The new BMW 5 Series is the "right car at the right time", declared company chairman Norbert Reithofer at its launch, last Monday, in Portugal. He added that the company had got through a difficult year in 2009 when -- despite the Audi A6 beating the outgoing 5 Series as top premium executive car -- it still ended as the top manufacturer in that segment.
"We are going to make our cars younger . . . they will be aesthetic, dynamic and efficient. This is what a BMW should be," added the good doctor. And, by all accounts, the new 5 Series has it in spades. It looks sleeker, smarter and sportier.
Testing on a mixture of mountain roads and excellent dual carriageways behind Lisbon and the smart resorts of Cascais and Estoril showed that, as a driving machine, the 5 series has few competitors. (We will forget experiences in the recent snow, when I wasn't alone among my colleagues in having major problems with rear-wheel-drive Beemers).
The car is marginally longer than it predecessor, but does manage to be a lot bigger inside, so that at last gives it the rear space a car of this class should have. Overall, the new 5 Series is exceptionally comfortable, with front seats that will go through every contortion to make you comfortable. And comfort for its balance sheet is what the new generation is all about.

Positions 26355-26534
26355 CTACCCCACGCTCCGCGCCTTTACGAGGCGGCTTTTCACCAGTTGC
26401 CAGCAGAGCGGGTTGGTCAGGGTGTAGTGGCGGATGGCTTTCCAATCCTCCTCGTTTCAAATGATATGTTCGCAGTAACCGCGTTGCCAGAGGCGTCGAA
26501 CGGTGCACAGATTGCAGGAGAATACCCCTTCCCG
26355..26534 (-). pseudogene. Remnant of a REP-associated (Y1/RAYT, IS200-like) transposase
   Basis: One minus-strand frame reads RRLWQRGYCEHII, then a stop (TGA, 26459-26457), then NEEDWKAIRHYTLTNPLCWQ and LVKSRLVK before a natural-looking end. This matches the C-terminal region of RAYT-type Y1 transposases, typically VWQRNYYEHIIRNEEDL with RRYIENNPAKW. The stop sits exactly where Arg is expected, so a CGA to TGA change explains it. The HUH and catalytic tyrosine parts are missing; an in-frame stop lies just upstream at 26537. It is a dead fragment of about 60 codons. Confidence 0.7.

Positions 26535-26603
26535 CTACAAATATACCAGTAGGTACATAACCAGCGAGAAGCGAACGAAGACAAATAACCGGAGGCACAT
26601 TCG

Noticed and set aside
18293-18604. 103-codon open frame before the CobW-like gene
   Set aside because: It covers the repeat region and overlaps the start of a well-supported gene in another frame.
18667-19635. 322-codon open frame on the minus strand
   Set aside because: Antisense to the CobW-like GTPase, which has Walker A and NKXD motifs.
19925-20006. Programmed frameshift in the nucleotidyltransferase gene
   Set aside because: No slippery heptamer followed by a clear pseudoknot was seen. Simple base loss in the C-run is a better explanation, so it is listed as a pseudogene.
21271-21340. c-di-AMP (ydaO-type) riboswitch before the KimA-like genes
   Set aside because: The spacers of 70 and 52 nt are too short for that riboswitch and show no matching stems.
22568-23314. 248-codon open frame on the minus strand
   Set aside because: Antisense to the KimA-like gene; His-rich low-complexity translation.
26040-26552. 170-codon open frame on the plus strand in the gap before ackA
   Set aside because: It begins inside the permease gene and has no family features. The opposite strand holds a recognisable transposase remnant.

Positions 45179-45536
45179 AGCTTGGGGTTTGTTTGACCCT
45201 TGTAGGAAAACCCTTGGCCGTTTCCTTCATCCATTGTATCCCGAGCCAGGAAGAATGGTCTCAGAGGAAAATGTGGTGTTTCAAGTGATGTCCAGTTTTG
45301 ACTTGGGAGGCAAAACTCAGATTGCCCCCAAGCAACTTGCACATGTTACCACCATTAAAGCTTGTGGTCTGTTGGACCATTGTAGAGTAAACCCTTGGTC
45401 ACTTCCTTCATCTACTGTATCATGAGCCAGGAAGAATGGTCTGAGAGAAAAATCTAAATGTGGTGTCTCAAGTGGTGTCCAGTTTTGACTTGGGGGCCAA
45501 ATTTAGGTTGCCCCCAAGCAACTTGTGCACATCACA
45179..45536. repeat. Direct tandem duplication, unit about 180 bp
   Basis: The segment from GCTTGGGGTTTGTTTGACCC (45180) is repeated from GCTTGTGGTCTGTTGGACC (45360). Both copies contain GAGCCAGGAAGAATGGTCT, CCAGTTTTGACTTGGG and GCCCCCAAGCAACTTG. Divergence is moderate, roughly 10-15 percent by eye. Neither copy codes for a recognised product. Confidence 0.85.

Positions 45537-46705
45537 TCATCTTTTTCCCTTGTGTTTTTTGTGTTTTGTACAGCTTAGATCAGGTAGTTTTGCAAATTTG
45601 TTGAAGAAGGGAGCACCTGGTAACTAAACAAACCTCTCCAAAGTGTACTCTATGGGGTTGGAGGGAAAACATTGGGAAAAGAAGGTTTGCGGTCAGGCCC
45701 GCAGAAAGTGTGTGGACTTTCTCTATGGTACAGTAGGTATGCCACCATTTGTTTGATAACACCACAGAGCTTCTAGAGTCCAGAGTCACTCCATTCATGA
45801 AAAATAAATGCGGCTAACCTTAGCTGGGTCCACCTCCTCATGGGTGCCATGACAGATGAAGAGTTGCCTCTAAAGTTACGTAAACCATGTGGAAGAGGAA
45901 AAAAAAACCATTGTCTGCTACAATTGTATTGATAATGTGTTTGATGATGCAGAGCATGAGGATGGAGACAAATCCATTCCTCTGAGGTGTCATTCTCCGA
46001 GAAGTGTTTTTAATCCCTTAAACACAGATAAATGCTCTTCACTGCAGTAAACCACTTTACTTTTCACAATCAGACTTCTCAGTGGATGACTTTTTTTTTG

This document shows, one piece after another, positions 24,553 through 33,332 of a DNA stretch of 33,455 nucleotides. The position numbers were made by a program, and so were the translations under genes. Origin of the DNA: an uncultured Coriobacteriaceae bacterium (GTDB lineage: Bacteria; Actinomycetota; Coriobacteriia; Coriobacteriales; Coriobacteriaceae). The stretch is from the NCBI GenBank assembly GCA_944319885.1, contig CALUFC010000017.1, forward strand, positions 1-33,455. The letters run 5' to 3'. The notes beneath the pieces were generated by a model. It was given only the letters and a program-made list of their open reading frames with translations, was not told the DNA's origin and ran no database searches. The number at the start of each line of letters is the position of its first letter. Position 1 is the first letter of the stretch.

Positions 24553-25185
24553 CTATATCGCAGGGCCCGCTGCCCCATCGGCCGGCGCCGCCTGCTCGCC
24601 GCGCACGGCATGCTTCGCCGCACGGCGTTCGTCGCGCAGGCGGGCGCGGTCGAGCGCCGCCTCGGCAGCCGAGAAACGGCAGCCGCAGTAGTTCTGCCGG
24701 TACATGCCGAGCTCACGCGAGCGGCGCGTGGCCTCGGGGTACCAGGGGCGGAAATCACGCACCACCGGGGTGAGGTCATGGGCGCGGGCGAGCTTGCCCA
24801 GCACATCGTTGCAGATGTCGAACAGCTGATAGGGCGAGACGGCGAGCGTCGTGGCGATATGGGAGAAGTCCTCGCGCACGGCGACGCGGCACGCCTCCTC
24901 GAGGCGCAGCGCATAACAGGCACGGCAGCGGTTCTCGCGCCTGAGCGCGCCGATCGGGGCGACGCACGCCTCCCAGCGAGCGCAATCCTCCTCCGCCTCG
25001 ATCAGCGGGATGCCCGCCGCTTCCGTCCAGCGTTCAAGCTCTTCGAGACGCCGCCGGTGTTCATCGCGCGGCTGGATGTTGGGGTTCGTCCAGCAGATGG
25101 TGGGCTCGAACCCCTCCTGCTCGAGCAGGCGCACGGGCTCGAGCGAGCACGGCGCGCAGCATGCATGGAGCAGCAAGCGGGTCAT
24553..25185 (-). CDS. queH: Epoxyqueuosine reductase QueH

Half BMW's profit comes from its bigger models and the new car is expected to outperform its predecessors in that regard. Launched in 1972, under the 5 Series name, the original in its class dates back to 1962. There have been 5.5 million units sold since then.
Adrian van Hooydonk, the BMW director of design, likened the 5 Series to a "tailor-made suit". He compared it to the 7 Series, which is flatter and more upright to show "prestige". Elements of the new 5 Series, by contrast, have been modified to give a wider, sportier feel.
The new car is cleaner, more economical, lighter and faster than its predecessor -- and orders across Europe are already above expectations.
We will know more about prices nearer the launch date in March. The big-selling 520d variant -- at around €45,000 -- won't be ready until the summer, so this is really a car for next year's orders, although it could be appearing on award lists well before then.